Tag Archives: social programs

54. Free Public College

6 Apr

Recently, there have been proposals of a free (or low-cost) college education system. Having the government support the costs of a traditional college would be far too expensive. However, with some restructuring and innovations, three or four years of quality education and a degree could be provided for motivated high school graduates.  Different ways of developing a free college system could be explored in several localities and then generally implemented in the best way.

The goal of a public college would be to make the participant an “educated” person. This person would have reasoning and logic skills, could further self-educate, could research and fact find, would have good reading, writing and speaking skills, might acquire some specialized work skills, and would have a good understanding of the world that he/she lives in.  If the student has high grades in public college and is motivated, he/she would be eligible to enter a graduate or professional school. Transcripts of course-work and grades would be available, the same as traditional universities. Every public college would need to have USDE-recognized accreditation.

Here are some ideas that could be used in the first trials.

1. The public college could be an add-on to high schools. Administrators and space could be shared, with huge savings in cost. For example, high school ends at 2:30pm and college takes over for the late afternoon and evening.

2. The overall program would be federally administered, but state and/or local agencies would also participate. Nearby traditional universities might also provide help. Although some would consider free college a competition, most well-educated people are quite sympathetic to more education for the general population.

3. The public college would be focused on education and would not include research, sports, and other social programs, unless they were cost-free or paid for by students or contributions. Only courses in traditional subjects, such as mathematics, anthropology, physics, chemistry, computer science, economics, biology, business, history, etc. would be provided. Very specialized new departments such as found in some universities would not be included. To save money, art and music courses could be eliminated and would only be available from private institutions.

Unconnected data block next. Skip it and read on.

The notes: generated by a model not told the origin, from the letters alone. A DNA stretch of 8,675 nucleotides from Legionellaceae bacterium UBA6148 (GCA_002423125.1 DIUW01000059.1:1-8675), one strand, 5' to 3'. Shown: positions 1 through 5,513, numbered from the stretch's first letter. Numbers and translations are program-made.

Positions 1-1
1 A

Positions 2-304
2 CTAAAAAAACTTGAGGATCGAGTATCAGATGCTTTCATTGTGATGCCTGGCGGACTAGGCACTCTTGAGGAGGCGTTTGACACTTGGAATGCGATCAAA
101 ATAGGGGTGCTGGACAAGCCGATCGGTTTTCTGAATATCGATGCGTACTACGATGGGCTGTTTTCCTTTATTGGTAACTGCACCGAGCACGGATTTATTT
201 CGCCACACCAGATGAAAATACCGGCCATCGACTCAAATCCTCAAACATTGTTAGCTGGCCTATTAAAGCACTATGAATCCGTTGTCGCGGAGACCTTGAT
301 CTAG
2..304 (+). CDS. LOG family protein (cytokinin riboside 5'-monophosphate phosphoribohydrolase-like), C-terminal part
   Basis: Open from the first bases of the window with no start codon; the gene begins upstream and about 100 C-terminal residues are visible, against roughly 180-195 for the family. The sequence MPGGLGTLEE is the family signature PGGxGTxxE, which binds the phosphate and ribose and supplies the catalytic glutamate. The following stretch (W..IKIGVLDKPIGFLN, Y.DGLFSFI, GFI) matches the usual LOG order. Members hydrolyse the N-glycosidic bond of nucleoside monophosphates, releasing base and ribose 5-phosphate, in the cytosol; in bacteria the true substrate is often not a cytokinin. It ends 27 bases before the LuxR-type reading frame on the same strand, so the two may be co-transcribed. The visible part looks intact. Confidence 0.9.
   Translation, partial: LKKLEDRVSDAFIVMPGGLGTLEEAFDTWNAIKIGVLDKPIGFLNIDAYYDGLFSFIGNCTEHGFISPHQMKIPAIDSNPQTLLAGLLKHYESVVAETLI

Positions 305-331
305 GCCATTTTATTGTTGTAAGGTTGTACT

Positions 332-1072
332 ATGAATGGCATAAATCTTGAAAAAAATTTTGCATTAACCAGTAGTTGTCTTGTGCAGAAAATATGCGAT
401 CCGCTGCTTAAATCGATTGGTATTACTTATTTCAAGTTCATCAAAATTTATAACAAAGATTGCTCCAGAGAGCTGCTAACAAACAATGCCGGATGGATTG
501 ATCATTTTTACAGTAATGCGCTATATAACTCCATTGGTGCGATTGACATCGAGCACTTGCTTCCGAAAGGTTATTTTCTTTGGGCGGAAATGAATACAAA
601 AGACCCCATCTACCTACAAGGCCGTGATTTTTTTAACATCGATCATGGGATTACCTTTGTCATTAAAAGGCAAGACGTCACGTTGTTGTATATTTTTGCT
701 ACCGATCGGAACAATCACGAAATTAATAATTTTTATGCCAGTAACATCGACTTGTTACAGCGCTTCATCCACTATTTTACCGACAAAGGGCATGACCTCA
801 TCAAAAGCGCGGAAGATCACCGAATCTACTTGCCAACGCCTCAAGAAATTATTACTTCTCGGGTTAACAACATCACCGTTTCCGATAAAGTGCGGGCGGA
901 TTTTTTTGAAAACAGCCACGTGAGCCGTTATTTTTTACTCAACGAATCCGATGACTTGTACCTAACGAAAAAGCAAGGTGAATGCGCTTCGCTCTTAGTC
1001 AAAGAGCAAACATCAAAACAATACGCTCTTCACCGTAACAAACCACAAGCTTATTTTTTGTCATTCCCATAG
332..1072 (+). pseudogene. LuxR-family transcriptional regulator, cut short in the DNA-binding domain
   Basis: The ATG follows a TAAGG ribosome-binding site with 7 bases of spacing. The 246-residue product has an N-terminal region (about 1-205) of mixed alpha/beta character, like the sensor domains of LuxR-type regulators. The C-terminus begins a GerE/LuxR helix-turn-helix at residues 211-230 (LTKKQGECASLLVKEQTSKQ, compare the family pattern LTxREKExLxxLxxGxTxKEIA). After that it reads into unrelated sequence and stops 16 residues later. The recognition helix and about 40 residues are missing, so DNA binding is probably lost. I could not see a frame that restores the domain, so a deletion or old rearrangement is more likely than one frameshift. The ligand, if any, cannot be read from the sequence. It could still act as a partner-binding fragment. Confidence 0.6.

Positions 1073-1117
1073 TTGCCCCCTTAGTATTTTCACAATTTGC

4. A small number of well-credentialed professors would be in charge of the courses. Most of the actual teaching would be done by advanced graduate students from nearby universities. Private universities also use graduate students for much of the teaching. The professors would provide some lectures. Volunteers from industry and elsewhere could provide additional lectures.

5. Duration. There would be three or four years of public college education. A student could choose an ordinary four years or a condensed three-year program by taking courses in the summer. An alternative would be the first two years tuition free and a low cost for the next two years. I have no special ideas at this time, about graduate school.

6. Instead of requiring students to pay for expensive textbooks, material for study could be a collection of Internet sites. Resources such as Khan Academy and Internet-published college lectures could be used without cost. I have logged thousands of hours of research using the Internet and am certain there is much more than enough free information to provide a complete four-year college education in every traditional subject. Existing “Federal work-study” programs would also help support the students.

7. There would be the usual regular testing in classrooms, administered by the professors and/or advanced graduate students.  Course grades would be recorded in the usual college transcripts, which would be available to potential employers.

The first trial of this low-cost Public College should be located next to a large state university. This would provide a supply of advanced graduate students for help with teaching, and if desired, students could take specialty courses as special students at the university. A source of administrators and professors might be retired university staff, that would help out at little or no cost. Recent Ph.D’s that have not immediately found jobs could spend a year or two teaching at the Public College — similar to the Peace Corps concept. Many foundations interested in improving education, would probably want to provide grants for this endeavor. There are brilliant young people that want to make contributions that benefit the world (and are not overly interested in wealth), that could start a project like this. To get this rolling, location in a desirable vacation area would be a good way to attract staff.


18 Sep

Throughout the world, in democracies and dictatorships, in old countries and developing countries, we see a destructive process, which I have named “wealthyvolution.” It is the social human evolution of a group characterized by extreme wealth. Through a process similar to “biological” (Darwinian) evolution, almost every country has developed a “Royalty” class that has the accumulation of massive limitless fortunes as its major goal.

Before I continue with this concept, I need to make clear that I believe in capitalism (with limitations), have run several successful private businesses for profit, and there are many very rich people who are decent and good citizens. Everyone should be able, and even encouraged, to acquire some wealth. I enjoyed the challenge of creating companies and making them at least moderately profitable.